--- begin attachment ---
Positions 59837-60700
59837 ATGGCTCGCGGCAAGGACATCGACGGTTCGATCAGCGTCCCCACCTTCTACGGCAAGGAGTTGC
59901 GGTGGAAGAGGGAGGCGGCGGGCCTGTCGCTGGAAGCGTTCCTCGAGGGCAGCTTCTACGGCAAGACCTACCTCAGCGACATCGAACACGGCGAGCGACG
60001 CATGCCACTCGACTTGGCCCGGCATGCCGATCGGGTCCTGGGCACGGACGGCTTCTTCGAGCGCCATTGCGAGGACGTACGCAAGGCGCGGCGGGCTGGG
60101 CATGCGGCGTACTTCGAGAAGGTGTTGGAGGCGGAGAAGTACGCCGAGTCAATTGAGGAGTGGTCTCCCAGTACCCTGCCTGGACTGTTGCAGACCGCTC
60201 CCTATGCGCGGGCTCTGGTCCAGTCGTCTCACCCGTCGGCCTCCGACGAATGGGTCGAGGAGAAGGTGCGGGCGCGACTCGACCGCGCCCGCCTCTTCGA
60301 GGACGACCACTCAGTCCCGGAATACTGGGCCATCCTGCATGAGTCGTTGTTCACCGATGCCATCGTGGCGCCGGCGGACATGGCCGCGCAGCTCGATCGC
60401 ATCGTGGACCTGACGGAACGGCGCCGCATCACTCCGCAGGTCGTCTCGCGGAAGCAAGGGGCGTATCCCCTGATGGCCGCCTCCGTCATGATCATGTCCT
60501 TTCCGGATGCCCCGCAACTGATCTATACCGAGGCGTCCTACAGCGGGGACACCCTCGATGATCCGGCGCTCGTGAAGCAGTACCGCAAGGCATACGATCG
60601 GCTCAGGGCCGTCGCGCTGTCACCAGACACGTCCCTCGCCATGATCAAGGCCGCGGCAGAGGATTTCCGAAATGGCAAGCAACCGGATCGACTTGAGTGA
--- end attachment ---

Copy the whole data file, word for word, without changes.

Positions 59837-60700
59837 ATGGCTCGCGGCAAGGACATCGACGGTTCGATCAGCGTCCCCACCTTCTACGGCAAGGAGTTGC
59901 GGTGGAAGAGGGAGGCGGCGGGCCTGTCGCTGGAAGCGTTCCTCGAGGGCAGCTTCTACGGCAAGACCTACCTCAGCGACATCGAACACGGCGAGCGACG
60001 CATGCCACTCGACTTGGCCCGGCATGCCGATCGGGTCCTGGGCACGGACGGCTTCTTCGAGCGCCATTGCGAGGACGTACGCAAGGCGCGGCGGGCTGGG
60101 CATGCGGCGTACTTCGAGAAGGTGTTGGAGGCGGAGAAGTACGCCGAGTCAATTGAGGAGTGGTCTCCCAGTACCCTGCCTGGACTGTTGCAGACCGCTC
60201 CCTATGCGCGGGCTCTGGTCCAGTCGTCTCACCCGTCGGCCTCCGACGAATGGGTCGAGGAGAAGGTGCGGGCGCGACTCGACCGCGCCCGCCTCTTCGA
60301 GGACGACCACTCAGTCCCGGAATACTGGGCCATCCTGCATGAGTCGTTGTTCACCGATGCCATCGTGGCGCCGGCGGACATGGCCGCGCAGCTCGATCGC
60401 ATCGTGGACCTGACGGAACGGCGCCGCATCACTCCGCAGGTCGTCTCGCGGAAGCAAGGGGCGTATCCCCTGATGGCCGCCTCCGTCATGATCATGTCCT
60501 TTCCGGATGCCCCGCAACTGATCTATACCGAGGCGTCCTACAGCGGGGACACCCTCGATGATCCGGCGCTCGTGAAGCAGTACCGCAAGGCATACGATCG
60601 GCTCAGGGCCGTCGCGCTGTCACCAGACACGTCCCTCGCCATGATCAAGGCCGCGGCAGAGGATTTCCGAAATGGCAAGCAACCGGATCGACTTGAGTGA